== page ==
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BioMed Research International
Volume 2016 (2016), Article ID 1715053, 7 pages
Research Article

Tumor Take Rate Optimization for Colorectal Carcinoma Patient-Derived Xenograft Models

1Department of General, Vascular, Thoracic and Transplantation Surgery, University of Rostock, Schillingallee 35, 18055 Rostock, Germany
2Institute of Pathology, University of Rostock, Strempelstraße 14, 18055 Rostock, Germany

Received 18 February 2016; Revised 23 September 2016; Accepted 7 November 2016

Academic Editor: Andrea Vecchione

Copyright © 2016 Michael Gock et al. This is an open access article distributed under the Creative Commons Attribution License, which permits unrestricted use, distribution, and reproduction in any medium, provided the original work is properly cited.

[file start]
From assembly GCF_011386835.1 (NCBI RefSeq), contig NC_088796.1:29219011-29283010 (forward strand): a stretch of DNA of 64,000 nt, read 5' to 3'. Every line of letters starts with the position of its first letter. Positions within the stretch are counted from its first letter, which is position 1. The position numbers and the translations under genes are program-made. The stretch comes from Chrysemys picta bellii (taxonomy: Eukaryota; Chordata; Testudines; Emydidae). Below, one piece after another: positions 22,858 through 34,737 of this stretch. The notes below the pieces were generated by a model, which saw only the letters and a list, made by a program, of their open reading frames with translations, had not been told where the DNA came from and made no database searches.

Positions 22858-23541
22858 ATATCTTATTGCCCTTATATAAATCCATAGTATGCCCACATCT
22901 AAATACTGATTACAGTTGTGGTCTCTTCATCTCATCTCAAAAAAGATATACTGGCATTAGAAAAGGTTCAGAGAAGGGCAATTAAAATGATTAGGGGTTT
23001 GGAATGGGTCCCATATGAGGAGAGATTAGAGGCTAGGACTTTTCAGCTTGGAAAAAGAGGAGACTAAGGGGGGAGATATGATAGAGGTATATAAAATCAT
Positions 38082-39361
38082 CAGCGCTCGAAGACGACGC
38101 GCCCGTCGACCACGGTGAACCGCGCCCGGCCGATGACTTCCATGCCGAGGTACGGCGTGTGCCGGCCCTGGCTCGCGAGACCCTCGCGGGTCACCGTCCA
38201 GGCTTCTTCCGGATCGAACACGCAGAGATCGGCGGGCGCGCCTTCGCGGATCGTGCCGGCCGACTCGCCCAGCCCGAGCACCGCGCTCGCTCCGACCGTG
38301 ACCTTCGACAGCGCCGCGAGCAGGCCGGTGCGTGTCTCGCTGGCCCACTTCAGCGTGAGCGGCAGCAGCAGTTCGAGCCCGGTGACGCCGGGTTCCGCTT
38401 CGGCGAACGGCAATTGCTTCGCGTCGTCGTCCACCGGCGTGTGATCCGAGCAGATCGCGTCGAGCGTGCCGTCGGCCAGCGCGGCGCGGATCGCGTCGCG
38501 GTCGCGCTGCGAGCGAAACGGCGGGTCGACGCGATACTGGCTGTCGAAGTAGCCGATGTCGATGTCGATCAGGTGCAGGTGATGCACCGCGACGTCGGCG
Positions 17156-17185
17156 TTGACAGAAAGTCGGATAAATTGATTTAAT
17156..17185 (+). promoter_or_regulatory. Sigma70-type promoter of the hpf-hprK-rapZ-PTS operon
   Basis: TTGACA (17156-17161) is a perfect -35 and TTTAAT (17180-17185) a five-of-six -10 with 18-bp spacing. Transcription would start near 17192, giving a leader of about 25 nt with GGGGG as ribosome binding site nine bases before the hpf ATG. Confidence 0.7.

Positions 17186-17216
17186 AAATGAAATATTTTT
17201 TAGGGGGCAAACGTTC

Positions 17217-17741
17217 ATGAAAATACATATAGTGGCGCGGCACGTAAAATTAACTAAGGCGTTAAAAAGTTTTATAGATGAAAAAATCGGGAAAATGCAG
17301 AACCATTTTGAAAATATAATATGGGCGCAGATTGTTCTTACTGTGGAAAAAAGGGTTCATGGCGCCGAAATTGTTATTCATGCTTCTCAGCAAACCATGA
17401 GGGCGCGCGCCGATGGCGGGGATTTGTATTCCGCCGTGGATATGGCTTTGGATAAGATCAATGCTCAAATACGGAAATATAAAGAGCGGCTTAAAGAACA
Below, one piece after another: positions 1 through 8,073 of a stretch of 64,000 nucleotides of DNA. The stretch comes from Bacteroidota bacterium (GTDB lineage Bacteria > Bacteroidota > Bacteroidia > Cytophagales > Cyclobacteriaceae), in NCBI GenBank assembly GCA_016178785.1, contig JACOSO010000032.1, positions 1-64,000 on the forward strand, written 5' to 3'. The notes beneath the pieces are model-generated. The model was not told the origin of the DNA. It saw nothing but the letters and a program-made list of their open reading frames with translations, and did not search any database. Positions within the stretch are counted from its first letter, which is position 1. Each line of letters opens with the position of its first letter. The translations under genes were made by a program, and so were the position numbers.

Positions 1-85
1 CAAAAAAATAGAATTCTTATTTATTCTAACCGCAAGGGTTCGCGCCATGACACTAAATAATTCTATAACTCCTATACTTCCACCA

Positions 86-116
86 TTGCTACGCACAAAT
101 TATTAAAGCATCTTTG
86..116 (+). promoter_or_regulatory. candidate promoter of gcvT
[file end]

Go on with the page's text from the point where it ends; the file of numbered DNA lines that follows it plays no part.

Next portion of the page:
Background. For development of individualized treatment on a routine basis, transfer of patients’ tumor tissue in a xenograft model (i.e., generation of patient-derived xenografts (PDX)) is desirable for molecular, biochemical, or functional analyses. Drawbacks are dissatisfactory tumor take rates, the necessity of fast tumor tissue processing, and extensive logistics demanding teamwork of surgeons, pathologists, and laboratory researchers. Methods. The take rates of ten colorectal cancer (CRC) tissue samples in immunodeficient mice were compared after direct cryopreservation and after a 24 h cooling period at 4°C prior to cryopreservation. Additionally, the effect of simultaneous Matrigel application on the take rates was investigated. Beside take rates, tumor growth characteristics and cell culture success were analyzed. Results. Tumor takes of CRC tissue samples were significantly improved after Matrigel application (8 versus 15 takes, ). As expected, they diminished furthermore after 24 h cooling. Application of Matrigel could counteract this decrease significantly (2 versus 7 takes, ). Cumulative take rate after cryopreservation was satisfactory (70%). Conclusion. Matrigel application after 24 h delay in tissue processing facilitates CRC PDX model development. These data help developing strategies for individualized tumor therapies in the context of multicenter clinical studies and for basic research on primary patient tumors.